Earlier this month, Facebook made some waves in the mobile world when it acquired Pryte, a platform for carriers to sell bite-sized (byte-sized), cheaper, data for specific apps or other services. Facebook’s interest was for its Internet.org push into developing markets, but it’s not the only one interested in a la carte data: a similar model is also getting rolled out in the U.S.
FreedomPop, the U.S. mobile carrier that offers users “free” mobile services (coming soon to Europe, too), is planning a Pryte-style “pay as you app” feature where users can buy data allowances for specific apps. On top of that, it’s also launching a “sponsored” service that will give people free data allowances for specific mobile apps for a period of time. The service is set to go live in Q3.
This will sit alongside FreedomPop’s basic mobile service, with gives users 500 megabytes of free 4G usage each month, either on phones they purchase via FreedomPop or bring in to use on the network.
The screenshot above shows how the service (now in test mode) currently looks, and what kinds of offerings will be on it.
For example, users can buy Facebook usage for one hour for $1, or pay $7 to get it for a whole month; or get “sponsored” access to CNN’s app for free.
From what I understand, the placement of Facebook, Twitter, Instagram and CNN is more hypothetical than actual — FreedomPop has not yet confirmed what apps will be in the mix but says there will be at least three sponsored apps at launch, as well the option to pay by the hour/month for 50 of the most popular apps.
Since the sponsored data usage is effectively a kind of mobile advertising, I wouldn’t be surprised to see gaming companies, which are strong users of mobile ads, among them.
FreedomPop will also include add-ons for its own services as part of the offering. They will include one-off purchases of unlimited voice, or “anything data” options that people can use for whatever they want.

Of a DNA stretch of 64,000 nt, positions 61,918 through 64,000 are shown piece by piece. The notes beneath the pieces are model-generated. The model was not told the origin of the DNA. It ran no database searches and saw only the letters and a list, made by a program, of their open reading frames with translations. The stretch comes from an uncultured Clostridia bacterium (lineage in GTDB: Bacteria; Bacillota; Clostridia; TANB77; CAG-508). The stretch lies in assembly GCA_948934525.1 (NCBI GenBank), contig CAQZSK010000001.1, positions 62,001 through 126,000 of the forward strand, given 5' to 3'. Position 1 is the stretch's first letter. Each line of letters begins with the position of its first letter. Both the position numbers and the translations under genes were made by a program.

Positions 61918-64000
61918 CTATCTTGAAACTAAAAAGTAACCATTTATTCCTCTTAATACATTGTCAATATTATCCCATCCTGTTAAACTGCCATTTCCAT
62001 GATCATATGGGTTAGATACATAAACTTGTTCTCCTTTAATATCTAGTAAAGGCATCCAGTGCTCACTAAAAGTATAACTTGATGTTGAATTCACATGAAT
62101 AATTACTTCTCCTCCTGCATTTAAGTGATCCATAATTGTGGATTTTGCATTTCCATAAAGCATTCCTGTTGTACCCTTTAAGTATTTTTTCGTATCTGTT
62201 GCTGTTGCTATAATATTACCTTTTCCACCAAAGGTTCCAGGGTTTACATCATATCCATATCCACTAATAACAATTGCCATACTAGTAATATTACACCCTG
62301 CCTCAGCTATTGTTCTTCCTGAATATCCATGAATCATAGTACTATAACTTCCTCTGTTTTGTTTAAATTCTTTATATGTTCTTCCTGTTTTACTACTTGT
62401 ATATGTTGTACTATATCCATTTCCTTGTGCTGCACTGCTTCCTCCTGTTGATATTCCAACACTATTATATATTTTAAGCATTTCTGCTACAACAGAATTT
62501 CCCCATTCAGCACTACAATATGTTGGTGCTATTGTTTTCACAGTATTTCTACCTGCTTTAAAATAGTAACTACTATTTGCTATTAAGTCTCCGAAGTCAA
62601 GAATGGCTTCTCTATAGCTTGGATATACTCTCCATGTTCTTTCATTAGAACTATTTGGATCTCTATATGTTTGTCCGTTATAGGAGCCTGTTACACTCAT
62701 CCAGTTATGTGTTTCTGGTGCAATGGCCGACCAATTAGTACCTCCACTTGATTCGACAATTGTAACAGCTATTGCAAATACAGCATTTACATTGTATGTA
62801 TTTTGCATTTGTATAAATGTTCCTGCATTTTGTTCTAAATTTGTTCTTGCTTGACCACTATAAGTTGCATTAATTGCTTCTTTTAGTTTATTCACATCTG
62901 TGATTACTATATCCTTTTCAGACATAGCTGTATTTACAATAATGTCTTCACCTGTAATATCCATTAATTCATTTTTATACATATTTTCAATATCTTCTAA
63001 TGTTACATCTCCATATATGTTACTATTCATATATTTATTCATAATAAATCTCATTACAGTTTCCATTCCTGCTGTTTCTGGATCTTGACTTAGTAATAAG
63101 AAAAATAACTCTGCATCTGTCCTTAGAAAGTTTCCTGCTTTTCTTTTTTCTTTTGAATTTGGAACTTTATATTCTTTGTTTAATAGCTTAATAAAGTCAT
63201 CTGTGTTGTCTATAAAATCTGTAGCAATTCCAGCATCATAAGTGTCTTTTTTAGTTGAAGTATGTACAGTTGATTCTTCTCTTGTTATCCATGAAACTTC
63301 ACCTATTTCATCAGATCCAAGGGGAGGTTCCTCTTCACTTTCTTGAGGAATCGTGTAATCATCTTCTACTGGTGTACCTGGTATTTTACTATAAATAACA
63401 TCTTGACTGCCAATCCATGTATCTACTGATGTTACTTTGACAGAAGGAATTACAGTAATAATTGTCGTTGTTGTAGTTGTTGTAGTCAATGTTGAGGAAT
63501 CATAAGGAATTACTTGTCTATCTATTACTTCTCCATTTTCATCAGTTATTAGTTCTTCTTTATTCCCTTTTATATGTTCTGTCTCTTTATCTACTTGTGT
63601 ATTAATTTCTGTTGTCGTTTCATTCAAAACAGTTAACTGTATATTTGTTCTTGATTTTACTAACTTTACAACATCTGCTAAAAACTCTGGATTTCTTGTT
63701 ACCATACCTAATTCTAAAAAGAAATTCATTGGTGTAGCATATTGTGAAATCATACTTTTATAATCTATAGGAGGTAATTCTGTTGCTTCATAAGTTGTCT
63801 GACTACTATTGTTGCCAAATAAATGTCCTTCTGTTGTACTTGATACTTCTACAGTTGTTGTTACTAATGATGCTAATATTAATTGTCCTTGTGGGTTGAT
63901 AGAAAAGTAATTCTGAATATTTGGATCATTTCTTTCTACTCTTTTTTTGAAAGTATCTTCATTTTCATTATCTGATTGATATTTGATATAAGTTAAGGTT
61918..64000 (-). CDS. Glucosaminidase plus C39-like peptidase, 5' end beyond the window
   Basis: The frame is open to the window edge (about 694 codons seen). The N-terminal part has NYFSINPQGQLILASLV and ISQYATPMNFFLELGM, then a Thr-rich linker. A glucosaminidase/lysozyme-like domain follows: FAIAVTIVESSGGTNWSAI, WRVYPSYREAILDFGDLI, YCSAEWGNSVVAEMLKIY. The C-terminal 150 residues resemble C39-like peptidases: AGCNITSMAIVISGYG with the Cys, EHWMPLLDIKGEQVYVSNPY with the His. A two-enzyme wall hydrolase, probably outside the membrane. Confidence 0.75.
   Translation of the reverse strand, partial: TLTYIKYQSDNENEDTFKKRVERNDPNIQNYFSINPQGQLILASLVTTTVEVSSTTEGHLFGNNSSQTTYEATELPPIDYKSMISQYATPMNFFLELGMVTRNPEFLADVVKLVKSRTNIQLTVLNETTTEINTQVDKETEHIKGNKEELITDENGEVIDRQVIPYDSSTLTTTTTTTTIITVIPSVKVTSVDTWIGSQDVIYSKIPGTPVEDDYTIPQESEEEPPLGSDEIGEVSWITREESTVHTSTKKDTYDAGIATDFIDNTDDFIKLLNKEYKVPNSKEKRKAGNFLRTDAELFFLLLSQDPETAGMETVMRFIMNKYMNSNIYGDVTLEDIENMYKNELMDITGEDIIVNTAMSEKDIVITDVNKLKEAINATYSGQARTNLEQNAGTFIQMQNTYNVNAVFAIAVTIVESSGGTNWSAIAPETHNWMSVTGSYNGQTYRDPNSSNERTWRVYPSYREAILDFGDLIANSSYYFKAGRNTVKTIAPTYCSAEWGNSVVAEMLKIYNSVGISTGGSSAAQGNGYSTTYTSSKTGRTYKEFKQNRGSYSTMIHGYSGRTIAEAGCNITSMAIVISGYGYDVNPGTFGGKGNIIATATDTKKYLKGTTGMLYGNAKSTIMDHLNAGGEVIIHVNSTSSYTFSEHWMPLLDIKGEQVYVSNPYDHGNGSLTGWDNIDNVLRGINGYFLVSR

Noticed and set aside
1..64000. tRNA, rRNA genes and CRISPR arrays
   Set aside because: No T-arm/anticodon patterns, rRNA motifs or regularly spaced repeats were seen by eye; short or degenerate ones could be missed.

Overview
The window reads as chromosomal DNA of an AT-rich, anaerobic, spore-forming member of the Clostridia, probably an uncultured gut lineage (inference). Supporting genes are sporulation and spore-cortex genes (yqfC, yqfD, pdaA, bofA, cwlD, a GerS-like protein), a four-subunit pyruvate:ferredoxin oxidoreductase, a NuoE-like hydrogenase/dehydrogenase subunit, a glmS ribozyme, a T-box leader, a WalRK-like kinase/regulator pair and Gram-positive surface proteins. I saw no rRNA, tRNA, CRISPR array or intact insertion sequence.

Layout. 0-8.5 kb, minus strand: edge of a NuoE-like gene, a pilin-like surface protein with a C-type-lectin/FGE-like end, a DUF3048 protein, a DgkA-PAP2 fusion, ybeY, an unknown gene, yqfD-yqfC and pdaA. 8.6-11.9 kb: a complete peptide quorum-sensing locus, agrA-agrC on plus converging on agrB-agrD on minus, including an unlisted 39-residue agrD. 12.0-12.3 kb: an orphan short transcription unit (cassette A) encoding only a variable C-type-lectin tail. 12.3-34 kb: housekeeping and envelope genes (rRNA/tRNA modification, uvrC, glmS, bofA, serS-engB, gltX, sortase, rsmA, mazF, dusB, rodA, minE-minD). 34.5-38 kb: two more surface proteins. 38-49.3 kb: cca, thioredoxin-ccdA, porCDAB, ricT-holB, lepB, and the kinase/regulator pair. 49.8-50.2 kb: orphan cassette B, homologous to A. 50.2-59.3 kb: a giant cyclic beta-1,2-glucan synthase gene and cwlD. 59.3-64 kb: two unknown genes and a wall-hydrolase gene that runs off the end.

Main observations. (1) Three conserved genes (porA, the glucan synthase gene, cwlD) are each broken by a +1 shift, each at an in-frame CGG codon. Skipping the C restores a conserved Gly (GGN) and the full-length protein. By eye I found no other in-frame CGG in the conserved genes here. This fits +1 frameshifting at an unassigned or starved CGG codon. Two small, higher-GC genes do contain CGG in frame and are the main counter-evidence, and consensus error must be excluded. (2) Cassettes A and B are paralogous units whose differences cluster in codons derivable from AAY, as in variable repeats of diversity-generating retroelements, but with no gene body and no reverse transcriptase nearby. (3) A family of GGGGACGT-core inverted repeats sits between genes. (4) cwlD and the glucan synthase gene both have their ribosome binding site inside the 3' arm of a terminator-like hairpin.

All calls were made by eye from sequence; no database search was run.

FreedomPop’s move will give the carrier a clearer way to sell its own services — possibly a response to some of the criticism that it has faced over its lack of charging transparency, with some users accruing extra charges when they’ve unwittingly exceeded their “free” allowances.
This is partly to do with the disconnect between “bytes” and actual usage. “The biggest issue we see is a majority of users that don’t really understand how data is measured or consumed, e.g. 1 MB vs 1 GB, or what apps consume what. They burn through 500MBs on 30 mins of YouTube,” the company says. So instead it’s working out charges for data usage based on particular apps.
That will likely mean that data-heavy options for a YouTube app package may be charged somewhat higher than, say, monthly package for Twitter. It’s an interesting development, given the currents around net neutrality, although FreedomPop says that while it’s a supporter of net neutrality, this is less about that “and more about an alternative model to our current ‘freemium’ model to try and make access free.”
It’s also interesting for a couple of other reasons.
For one, it points to how mobile data is evolving as we move from early and mid-stage adopters to more ubiquitous use of smartphones.